Henriksen admits that he expected more push-back from local politicians. He relates, “There really has not been, and I suspect one of the reasons that there has been almost no political pushback is that this airport has been here for 40 years. So, it’s no surprise to the neighbors or anyone else that it’s here. It was very busy back in the ‘70s. It was very active; there were several hundred aircraft based here. A friend of mine who is a captain for Southwest Airlines did a lot of flight training out here.

“The politics has been very pleasant. It’s completely different than Houston because there they did not want the airport there because it hadn’t been there. This one has been here, and it really doesn’t have any neighbors.

“It’s interesting; it’s exactly the opposite of what you would think. The only thing I can think is that this airport has been here, so all that animosity isn’t there because the airport is 40 years old. The airport’s here.

“Nobody complains about Bergstrom because it was already there [as an Air Force Base]. I guarantee if Bergstrom hadn’t been there and you tried to build it today, they’d probably lynch you.”

The new airport

What Henriksen is doing here is creating a business aviation airport with a 6,045-foot concrete runway just northeast of the city center. The airport rests on some 575 acres, with farmland/ranches the adjacent property. A new tollway that circumvents the city — state highway 130 — abuts the airport, and the city is creating a tollway exit directly to the airport, to accommodate anticipated economic development.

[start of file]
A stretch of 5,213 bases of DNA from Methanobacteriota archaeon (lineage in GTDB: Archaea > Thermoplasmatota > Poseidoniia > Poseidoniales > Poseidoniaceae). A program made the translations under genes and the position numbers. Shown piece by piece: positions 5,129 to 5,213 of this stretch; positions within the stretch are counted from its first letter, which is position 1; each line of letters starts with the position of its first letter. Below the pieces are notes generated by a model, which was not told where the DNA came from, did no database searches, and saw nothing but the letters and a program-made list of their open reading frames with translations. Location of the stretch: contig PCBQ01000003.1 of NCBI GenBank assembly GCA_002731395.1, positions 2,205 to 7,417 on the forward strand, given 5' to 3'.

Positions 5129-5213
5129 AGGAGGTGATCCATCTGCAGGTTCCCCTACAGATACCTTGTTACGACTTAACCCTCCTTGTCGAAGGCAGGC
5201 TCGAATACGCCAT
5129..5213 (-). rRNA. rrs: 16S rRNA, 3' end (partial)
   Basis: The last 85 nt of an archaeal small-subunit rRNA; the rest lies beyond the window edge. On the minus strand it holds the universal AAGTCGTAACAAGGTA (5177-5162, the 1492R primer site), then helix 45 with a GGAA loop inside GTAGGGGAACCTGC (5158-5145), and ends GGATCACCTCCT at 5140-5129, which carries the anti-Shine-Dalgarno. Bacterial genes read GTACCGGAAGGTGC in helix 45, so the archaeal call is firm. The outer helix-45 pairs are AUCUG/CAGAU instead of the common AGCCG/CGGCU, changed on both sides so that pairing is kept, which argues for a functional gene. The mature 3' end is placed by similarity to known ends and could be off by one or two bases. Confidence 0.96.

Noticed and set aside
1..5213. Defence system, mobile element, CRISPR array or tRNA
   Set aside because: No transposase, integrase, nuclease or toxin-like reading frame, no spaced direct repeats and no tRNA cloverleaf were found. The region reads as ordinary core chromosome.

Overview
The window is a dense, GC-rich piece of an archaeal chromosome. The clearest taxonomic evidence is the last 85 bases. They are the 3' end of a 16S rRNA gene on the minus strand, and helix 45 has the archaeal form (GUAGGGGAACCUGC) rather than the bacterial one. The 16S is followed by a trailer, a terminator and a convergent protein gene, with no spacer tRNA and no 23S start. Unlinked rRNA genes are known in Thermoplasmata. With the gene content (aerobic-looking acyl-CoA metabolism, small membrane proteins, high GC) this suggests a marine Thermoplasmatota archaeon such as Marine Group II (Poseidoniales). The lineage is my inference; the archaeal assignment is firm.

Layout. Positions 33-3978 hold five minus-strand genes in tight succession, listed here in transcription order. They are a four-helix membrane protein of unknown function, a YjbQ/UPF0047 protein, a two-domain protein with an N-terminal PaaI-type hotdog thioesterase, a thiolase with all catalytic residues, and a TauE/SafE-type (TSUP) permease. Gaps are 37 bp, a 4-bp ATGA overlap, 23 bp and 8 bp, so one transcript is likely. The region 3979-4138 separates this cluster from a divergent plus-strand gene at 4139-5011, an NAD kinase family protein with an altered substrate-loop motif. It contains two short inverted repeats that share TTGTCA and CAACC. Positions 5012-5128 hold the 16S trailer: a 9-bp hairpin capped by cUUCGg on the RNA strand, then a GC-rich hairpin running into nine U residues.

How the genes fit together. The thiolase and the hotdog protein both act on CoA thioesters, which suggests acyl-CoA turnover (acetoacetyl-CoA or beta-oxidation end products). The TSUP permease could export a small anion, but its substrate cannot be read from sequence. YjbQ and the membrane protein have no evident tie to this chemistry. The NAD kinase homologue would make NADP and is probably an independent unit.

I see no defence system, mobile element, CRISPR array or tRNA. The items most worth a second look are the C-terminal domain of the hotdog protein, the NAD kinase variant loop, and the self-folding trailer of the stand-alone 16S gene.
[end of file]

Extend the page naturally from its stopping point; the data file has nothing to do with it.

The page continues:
Comments Henriksen, “We hope to have 100 airplanes based here.”

His investment here stands at some $33 million. “It’s a lot to get back in fuel, isn’t it?” he says. In Houston, Henriksen invested some $31 million. Over time, he projects that the Austin airport could proved to be the better economic generator.

When opened, Austin Executive will have a corporate hangar/terminal complex, three rows of T-hangars, 13 shadeports, and some 15 acres available for development. The fuel farm will offer 20,000 gallons of jet-A; 20,000 gallons of 100LL; and a split tank for autogas and kerosene for tractors. Says Henriksen, “We built a concrete pad and bought the tanks; they’re Garsite tanks with a stainless steel liner in them. It’s a real advantage because with the other tanks you have to go in there every 15 years or so and refurbish.”

Creating his Austin airport has actually been a bigger financial challenge, says Henriksen, though the economic times have had an influence.

Relates Henriksen, “This land probably cost twice what it did in Houston. We’ve got 1,900 acres in Houston; we have 575 here. We started in Houston with an up economy, and halfway through the project we weren’t even sure if the contractors wanted the job because they were so busy. In the last half of construction, you could get anybody you want.

“Here we had a lot of people who wanted to build; we only took bids from three top-shelf firms. It was good for us because we’re getting it built fairly inexpensively; it’s great for the contractor because they’ve got something to do.”

Regarding his future in the building of airports, Henriksen says, “This is the last airport I’m building. I’m pretty sure.” But he admits he still has some money in the kitty for perhaps one more.